JPMorgan Chase may employ affirmative defenses against the V.I. government’s lawsuit that alleges it aided and abetted Jeffrey Epstein’s sex-trafficking scheme, a judge has ruled, while also expressing skepticism that the bank’s strategy will succeed.
The V.I. Justice Department had asked the court in May to strike JPMorgan’s line of defense that alleges the USVI is equally culpable in Epstein’s purported crimes because it gave his companies lucrative tax breaks and actively facilitated and benefitted from his activities.
On Thursday, Judge Jed Rakoff of Manhattan federal court, where the case is being heard, ruled against the government but also expressed skepticism that JPMorgan’s defense will hold up in the long run.
“The Court has received extensive briefing and oral argument on the motion. After full consideration, the Court denies the motion,” Rakoff wrote in his order. “Although the Court is skeptical that some or all of the defenses will survive summary judgment (let alone prevail at trial), the Court is satisfied they should not be stricken as a matter of pleading. An opinion setting forth the reasons for this ruling will issue in due course,” he said.
The government’s complaint claims JPMorgan violated the federal Trafficking Victims Protection Act in its services to Epstein, whom it kept as a client from about 1998 to 2013. It is seeking some $190 million in damages, according to a letter brief filed July 14 in support of its motion to dismiss the bank’s affirmative defenses.
The Attorney General’s Office has argued that it is acting in a public enforcement capacity and seeking relief to the territory’s injury that would be unavailable to individual plaintiffs and that affirmative defenses are not permitted in cases brought by sovereign entities such as a territorial government.
It alleges that, in return for bringing valuable new clients into the bank, JPMorgan Chase, through its senior executives, ignored the growing evidence of Epstein’s crimes and traded victims’ public safety for its own profits.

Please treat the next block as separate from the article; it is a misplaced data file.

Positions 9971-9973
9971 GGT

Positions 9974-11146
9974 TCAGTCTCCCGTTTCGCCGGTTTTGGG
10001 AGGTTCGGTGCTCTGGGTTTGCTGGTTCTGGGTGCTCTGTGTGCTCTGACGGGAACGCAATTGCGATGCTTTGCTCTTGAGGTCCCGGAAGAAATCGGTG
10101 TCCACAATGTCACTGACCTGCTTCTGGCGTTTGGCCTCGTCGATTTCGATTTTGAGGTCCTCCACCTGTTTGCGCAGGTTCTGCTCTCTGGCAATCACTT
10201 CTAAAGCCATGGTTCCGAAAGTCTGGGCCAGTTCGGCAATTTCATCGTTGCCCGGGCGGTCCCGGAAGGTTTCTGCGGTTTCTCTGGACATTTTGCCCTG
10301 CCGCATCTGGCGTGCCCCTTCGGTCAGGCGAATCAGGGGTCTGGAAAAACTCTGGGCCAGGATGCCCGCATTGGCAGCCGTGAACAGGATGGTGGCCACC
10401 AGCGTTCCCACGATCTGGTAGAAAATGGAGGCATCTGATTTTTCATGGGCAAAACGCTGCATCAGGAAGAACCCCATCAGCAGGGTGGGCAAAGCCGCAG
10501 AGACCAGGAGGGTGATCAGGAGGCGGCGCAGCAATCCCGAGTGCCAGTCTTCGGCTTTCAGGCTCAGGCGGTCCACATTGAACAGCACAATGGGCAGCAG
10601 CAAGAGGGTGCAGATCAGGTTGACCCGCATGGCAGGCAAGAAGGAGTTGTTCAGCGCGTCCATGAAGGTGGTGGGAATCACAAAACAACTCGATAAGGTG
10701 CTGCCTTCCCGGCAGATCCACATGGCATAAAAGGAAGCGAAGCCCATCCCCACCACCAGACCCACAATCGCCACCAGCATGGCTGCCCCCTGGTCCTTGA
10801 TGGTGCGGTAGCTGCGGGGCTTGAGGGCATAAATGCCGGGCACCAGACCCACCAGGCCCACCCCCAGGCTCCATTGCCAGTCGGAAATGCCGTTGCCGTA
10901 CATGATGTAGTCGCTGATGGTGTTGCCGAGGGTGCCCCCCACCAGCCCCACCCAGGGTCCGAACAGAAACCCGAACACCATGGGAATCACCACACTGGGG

For its part, the bank alleges that the V.I. government had a quid pro quo with Epstein after he moved to the territory in 2009, after doing business in the USVI since 1999.
Epstein, who died by apparent suicide in August 2019 while in custody in New York on federal sex trafficking charges, declared his private island estate off St. Thomas as his primary residence and moved his sex offender registration to the USVI following his release from a Florida prison in 2009 after serving 13 months for procuring a minor for prostitution.
Despite his sex offender status, the V.I. government awarded his companies lucrative tax benefits through the Economic Development Authority and turned a blind eye to — or even aided — his misdeeds as he gave to charitable causes as well as local Democratic political campaigns, JPMorgan alleged in its opposition to the Justice Department’s motion.
“For two decades, and for long after JPMC exited Epstein as a client [in 2013], the entity that most directly failed to protect public safety and most actively facilitated and benefited from Epstein’s continued criminal activity was the plaintiff in this case — the USVI government itself,” the bank said.
Rakoff denied, in part, JPMorgan’s motion to dismiss the case on May 8, allowing the government’s suit to proceed on the claim that the bank violated the TVPA.
“After the Court denied its motions to dismiss, JPMorgan answered the Government’s Complaint in part by trying to deflect blame and distract attention from its own conduct through affirmative defenses based on equitable and fault-shifting doctrines,” according to the government’s motion. “In its Opposition, JPMorgan doubles down on its efforts to distract and deflect.”
Rakoff has set a deadline of Monday for both parties to file motions of summary judgment — essentially asking the court for a judgment on the merits of the case before the trial — and ordered that answers be filed by Aug. 7, and replies to those answers by Aug. 14.
The government has told the court it plans to file two summary judgment motions: “one with respect to the Government’s affirmative claims and one with respect to certain of Defendant JPMorgan Chase Bank, N.A.’s affirmative defenses.”
Oral argument on the motions is scheduled for Aug. 18. The case is scheduled for trial on Oct. 23.